Recently I decided -- for probably the third or fourth time -- to stop watching The Daily Show with Jon Stewart on the Comedy Central cable channel. But this time, I've stuck to the decision far longer than before. In the past, I've crawled back like a night owl news junkie needing my 11 p.m. fix. Probably like many of the show's viewers, I preferred to end my day laughing at cynical political jokes rather than being terrified by the 11 p.m. local news.
But the show's sarcastic world view has finally become like fingernails on a chalkboard. Oh, it must be so easy to be smart white boys who get to make everything a joke. From their privileged positions, they don't have to address racism, injustice or poverty; they deride black activists like Cynthia McKinney and they constantly give Israel a pass -- despite last year's genocidal invasion of Gaza -- or the June attack on the Gaza aid flotilla, which killed nine people. And how many conservatives and neo-cons can hawk their books on one show?
Now and then, like during the Wall Street meltdown, Stewart has hit one out of the park. But for the most part, the show feels like a slap in the face to any of us on the left who fought against invading Iraq, fought against the dangers of the Patriot Act, the imperial presidency, warrantless spying or increased corporate power. It is a slap in the face to any of us who believe in anything enough to get loud about it and not laugh at it.
My latest departure was finalized after the Oct. 30 Rally to Restore Sanity And/or Fear that Stewart co-hosted with fellow (and much more on point) comedian Stephen Colbert on the National Mall. Watching on TV, I caught the video played for the massive crowd at the end, which included snippets of the right-wing sound machine like Glenn Beck and the left-wing sound machine like Keith Olbermann and a Code Pink protester. It was obvious that the montage was designed to depict what the organizers considered to be the opposite of sane -- meaning the insanity of heated rhetoric.
As comedian Bill Maher so pointedly observed, whether Stewart considers it his intention or not, the video created a false equivalency between Code Pink anti-war protesters and last summer's corporate-funded town hall protesters intent on derailing national health care reform. Whether Stewart wants to admit it or not, the event painted these TV personalities and protesters as extreme voices on the right and left who need to "take it down a notch." He then positions himself as some sort of sane, wise centrist. who has the ability to hear all sides.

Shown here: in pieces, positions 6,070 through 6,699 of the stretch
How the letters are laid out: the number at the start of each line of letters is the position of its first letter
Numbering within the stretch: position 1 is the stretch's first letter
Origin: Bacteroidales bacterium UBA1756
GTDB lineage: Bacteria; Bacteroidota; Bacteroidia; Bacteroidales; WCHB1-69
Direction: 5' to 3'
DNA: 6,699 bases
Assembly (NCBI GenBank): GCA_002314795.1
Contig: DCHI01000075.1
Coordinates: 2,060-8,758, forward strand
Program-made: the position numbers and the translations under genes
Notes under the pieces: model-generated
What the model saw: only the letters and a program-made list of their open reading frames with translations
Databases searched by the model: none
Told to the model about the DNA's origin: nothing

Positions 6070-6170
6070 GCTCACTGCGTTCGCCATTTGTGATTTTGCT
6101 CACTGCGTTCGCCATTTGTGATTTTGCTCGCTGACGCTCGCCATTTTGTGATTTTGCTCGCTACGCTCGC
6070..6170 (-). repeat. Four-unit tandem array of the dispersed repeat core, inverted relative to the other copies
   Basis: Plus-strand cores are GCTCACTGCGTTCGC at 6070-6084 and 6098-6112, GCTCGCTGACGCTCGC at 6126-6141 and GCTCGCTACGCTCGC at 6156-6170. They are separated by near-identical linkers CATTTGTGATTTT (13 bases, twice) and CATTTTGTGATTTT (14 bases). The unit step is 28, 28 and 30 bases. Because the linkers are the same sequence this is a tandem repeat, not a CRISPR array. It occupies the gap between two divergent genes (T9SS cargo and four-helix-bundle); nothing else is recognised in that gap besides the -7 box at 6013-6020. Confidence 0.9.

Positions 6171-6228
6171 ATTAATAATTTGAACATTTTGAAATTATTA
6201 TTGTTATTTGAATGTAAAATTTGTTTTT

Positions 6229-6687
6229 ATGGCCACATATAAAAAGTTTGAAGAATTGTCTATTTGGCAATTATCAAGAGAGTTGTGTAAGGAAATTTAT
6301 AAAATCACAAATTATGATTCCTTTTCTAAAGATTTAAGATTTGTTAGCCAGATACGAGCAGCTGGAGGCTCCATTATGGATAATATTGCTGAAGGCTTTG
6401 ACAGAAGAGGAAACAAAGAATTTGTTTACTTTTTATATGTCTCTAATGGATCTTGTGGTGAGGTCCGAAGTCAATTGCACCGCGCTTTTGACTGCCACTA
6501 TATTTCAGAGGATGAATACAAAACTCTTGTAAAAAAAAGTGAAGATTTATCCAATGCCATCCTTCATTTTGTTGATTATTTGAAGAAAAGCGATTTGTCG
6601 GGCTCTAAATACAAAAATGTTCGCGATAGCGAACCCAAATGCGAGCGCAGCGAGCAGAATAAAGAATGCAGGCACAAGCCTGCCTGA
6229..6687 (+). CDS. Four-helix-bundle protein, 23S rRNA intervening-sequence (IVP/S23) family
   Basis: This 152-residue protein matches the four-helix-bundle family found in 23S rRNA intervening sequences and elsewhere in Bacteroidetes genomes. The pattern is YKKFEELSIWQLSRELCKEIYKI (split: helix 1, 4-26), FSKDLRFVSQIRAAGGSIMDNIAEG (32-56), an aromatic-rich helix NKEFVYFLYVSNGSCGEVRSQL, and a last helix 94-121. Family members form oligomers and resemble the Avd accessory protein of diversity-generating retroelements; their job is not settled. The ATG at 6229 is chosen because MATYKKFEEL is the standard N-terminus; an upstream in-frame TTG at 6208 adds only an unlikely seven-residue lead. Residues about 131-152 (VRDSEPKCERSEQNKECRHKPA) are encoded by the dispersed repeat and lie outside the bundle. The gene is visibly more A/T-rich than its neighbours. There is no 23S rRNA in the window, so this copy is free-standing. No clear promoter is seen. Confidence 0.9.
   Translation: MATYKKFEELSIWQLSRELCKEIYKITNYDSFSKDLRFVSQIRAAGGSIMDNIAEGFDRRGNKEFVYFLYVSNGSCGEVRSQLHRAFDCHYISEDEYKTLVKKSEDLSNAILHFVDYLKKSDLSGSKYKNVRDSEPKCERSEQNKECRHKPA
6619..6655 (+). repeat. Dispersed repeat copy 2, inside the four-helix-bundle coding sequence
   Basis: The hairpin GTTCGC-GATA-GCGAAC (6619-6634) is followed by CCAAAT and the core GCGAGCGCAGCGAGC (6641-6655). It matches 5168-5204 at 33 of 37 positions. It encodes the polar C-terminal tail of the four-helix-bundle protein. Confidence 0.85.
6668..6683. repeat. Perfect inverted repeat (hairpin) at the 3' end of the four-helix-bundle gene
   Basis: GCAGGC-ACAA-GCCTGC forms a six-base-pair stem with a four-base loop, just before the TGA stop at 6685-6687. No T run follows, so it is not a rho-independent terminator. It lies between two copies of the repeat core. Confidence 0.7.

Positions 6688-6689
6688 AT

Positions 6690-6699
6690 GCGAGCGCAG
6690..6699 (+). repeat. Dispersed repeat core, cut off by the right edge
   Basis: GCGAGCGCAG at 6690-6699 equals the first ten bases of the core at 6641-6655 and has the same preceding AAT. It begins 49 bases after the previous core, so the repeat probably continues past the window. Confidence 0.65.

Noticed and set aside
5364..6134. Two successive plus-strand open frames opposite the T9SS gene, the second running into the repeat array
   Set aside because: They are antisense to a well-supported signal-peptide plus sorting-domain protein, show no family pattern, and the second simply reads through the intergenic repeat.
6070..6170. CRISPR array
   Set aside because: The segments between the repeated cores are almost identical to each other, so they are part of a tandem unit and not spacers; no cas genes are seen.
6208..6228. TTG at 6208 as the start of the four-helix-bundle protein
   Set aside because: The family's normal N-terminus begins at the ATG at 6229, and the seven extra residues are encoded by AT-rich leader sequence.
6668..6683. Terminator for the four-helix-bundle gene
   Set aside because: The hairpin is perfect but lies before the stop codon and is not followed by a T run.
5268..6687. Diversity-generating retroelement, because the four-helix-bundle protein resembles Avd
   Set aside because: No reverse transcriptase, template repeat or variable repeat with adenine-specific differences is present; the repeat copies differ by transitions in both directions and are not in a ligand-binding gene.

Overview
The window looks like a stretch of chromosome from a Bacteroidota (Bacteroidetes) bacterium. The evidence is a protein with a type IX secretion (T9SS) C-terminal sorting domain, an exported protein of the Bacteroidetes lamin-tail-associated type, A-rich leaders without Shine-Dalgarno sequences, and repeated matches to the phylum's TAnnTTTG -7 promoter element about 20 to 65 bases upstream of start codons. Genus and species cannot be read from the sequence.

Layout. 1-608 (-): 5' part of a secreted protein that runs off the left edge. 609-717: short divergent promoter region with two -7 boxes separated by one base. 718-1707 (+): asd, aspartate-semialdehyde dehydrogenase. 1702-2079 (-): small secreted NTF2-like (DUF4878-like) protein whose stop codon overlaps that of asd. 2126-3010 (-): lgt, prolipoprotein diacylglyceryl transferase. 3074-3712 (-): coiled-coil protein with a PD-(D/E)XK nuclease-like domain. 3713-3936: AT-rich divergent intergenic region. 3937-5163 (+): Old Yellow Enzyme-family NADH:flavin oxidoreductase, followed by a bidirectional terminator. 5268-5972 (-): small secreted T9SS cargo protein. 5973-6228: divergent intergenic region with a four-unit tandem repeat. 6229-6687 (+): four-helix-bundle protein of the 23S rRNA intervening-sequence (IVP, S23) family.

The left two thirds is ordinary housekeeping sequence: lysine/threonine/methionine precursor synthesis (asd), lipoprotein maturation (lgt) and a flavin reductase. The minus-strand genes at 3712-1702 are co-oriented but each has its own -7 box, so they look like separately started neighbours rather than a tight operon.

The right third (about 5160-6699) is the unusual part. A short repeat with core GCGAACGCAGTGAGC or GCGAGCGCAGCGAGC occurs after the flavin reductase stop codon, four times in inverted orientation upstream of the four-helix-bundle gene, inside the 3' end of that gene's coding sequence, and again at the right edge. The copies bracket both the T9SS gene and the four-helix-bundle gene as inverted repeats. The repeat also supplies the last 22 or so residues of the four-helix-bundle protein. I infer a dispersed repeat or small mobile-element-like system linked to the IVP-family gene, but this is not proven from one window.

I've come to think of this false equivalency as especially dangerous to black people and other people of color. As Bill Maher said, Martin Luther King didn't have to say anything like, I may not agree with Bull Conner but, you know, he has a point. What about truth? What about who is fighting for what is right and true? Blacks are already ignored and disappeared from the type of media discourse seemingly only available to white men and some women, from one end of the political spectrum to the other. If we take it down a notch, we will totally disappear!
My sense of sociopolitical humor, from a black perspective -- from a place where we get to say and show what is funny to us -- never survives on TV. Maybe the closest we've come to that ideal is the wildly successful Chappelle's Show, which featured comedian Dave Chappelle on this same cable channel -- until reported differences between Chappelle and the channel made Chappelle walk away from $50 million rather than let them control his voice. I wonder what they wanted him to say instead? I can only guess. In deciding not to watch The Daily Show anymore, I realize that I am withdrawing whatever ratings count it might receive from my cable box. I am withdrawing my one ratings blip from a system that does not provide resources for more diverse voices.
In the new world of journalism and media, where there is often not time and resources to tell the truth while non-news on FOX gets all the time and resources to spew lies -- or, in the case of Stewart's "fake news," to say nothing at all -- we must press on. There is simply no other answer than to press on.
With such limited time why spend it listening to someone who thinks that people like me are a joke -- or insane? Hopefully, I can remember to still watch The Colbert Report. Right now The Daily Show is a much bigger turn-off than the mayhem on late, local news.
This commentary first appeared on SeeingBlack.com.
Follow Esther Iverem on Twitter: www.twitter.com/seeingblack